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From: "Sandy Paterson" <>
Subject: Re: [R-M222] Bottleneck???
Date: Thu, 22 Dec 2011 12:16:50 -0000
References: <4EF22A52.7020702@earthlink.net> <000001ccc085$29e18290$7da487b0$@com><4EF30186.40707@melbpc.org.au>
In-Reply-To: <4EF30186.40707@melbpc.org.au>

Hi David

The recent Busby study, which is totally independent of how many Americans
have tested with FTDNA, reports M222+ with a frequency of 133/1394 (9.5%) in
UK & Ireland. Outside of UK & Ireland it reports M222+ at a frequency of
7/14904 (0.05%).

If we consider only Western Europe (but outside of UK & Ireland), we find
7/3264 (0.2%).

If we consider England on its own, we find 7/509 (1.4%). However, if we
exclude NW England (ie Carlisle, which was under Scottish control in the
days of yore), we have 2/462 (0.4%).

So if we were sit and wait for England and French M222+, we'd have an awful
long wait on our hands. For all practical purposes it simply doesn't exist,
or perhaps more accurately, exists in such a small quantity that it will
never affect the M222+ modal.

There is of course still a possibility that FTDNA data is biased towards
Irish DNA, but I'd suggest that much Irish DNA comes from Scotland anyway.
Here's an interesting and relevant article:


Have a good Christmas, and don't go seeing too many ghosts of Christmas
past. You've seen too many DNA ghosts as it is!


-----Original Message-----
[mailto:] On Behalf Of J David Grierson
Sent: 22 December 2011 10:08
Subject: Re: [R-M222] Bottleneck???

Further to Sandy's comment, I'm not sure that we gain anything by
pursuing the "age" of M222 at the moment. We have both insufficient
evidence (unless we go down the Bill Howard track) and what is clearly
an unbalanced swag of data. In my observation, the American need to find
roots earlier than the immigration data allows has led to the
possibility that the proverbial red herring is affecting the noses of
our hound-dogs.

The fact is that we have a lot of Irish data (from American immigrants)
that inevitably drags the M222 modal toward their genealogical history.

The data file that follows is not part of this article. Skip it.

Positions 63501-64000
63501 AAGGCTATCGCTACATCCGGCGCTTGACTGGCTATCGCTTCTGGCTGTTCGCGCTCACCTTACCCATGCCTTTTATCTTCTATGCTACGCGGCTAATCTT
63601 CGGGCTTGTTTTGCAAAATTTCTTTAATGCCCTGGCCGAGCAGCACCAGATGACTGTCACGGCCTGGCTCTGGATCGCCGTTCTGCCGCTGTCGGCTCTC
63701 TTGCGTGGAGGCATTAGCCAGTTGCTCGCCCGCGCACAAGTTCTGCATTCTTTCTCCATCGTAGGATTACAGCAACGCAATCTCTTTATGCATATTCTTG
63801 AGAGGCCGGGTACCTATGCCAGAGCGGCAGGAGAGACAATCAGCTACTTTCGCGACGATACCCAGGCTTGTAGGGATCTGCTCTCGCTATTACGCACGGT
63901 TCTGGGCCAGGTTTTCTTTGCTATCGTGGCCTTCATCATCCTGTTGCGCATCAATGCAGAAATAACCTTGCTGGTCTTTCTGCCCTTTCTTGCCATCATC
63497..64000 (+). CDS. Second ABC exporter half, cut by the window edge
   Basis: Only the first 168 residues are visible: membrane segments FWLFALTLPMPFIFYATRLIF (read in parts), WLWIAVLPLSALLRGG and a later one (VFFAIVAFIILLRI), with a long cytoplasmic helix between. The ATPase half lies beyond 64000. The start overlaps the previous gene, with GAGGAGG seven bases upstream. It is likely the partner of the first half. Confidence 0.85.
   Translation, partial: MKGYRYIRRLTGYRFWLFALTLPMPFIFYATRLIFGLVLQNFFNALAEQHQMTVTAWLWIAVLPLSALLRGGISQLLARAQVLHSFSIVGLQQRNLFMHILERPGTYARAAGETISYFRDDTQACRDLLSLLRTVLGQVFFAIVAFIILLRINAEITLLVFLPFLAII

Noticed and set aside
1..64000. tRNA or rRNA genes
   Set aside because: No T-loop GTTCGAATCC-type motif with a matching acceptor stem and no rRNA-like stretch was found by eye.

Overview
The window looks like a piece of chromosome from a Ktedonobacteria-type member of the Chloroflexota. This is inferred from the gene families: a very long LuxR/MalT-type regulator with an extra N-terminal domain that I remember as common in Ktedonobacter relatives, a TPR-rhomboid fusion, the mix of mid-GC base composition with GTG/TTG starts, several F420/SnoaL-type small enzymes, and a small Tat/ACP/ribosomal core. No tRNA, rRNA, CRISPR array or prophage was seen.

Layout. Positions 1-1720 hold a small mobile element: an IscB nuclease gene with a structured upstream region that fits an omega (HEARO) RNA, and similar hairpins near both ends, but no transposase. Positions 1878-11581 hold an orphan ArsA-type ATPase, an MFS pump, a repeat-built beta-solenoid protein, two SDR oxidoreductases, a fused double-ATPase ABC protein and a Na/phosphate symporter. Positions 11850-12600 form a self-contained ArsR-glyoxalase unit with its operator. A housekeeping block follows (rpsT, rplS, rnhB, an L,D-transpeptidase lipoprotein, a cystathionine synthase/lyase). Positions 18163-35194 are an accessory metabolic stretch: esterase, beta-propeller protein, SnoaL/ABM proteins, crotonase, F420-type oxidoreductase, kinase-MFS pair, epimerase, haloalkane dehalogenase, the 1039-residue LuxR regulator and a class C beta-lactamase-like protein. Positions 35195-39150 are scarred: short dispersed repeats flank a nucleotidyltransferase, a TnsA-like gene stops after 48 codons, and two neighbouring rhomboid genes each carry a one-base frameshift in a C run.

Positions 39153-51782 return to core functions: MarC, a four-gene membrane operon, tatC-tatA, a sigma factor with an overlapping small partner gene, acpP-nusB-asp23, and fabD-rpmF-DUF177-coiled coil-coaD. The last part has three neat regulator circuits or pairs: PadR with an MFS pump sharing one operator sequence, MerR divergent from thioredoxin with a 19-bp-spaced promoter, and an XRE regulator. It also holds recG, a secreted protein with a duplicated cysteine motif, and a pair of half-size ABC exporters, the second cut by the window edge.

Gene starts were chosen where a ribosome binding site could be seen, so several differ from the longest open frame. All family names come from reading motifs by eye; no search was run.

My own surname study is a good example of this phenomenon. I have, on
the face of it, about six out of sixty with paper connections to
Scotland, a couple to England, and the rest without verifiable
paperwork. Most went from Ireland during the famine or to seek religious
freedom, and most claim unknown heritage. And clearly, most genetically
M222 descend from the same family at about the time of the foundation of
the American colonies. So, my family modal is leaning towards them. I
therefore can't use that modal as a founder modal pre the migration era.

The modal has its uses for comparative purposes, but does NOT
necessarily represent the haplotype of the founder because of that bias.
Let's wait until we have more French, English and Scots participants
before we draw too many conclusions. What intrigues me is the reluctance
of Brits in particular to contribute their DNA. What real of imagined
historic events have led to this reluctance?

Compliments of the Season to all
David Grierson

On 22/12/2011 7:39 PM, Sandy Paterson wrote:
> I can't work out why you think that genealogies associated with clans and
> septs associated with Niall would be affected.
> All M222+ is DF23+. If M222+ is much younger than most people believe, it
> just means that the association is with DF23+ and not M222+. The discovery
> of new SNP's can't alter kinship.
> Put differently, suppose DF23 was discovered before M222. If that had been
> the case, we'd all have associated Niall with DF23, and be running around
> all excited that a new SNP downstream of DF23 had been discovered.
> You cannot base genealogy on when SNP's are or were discovered.
> Sandy

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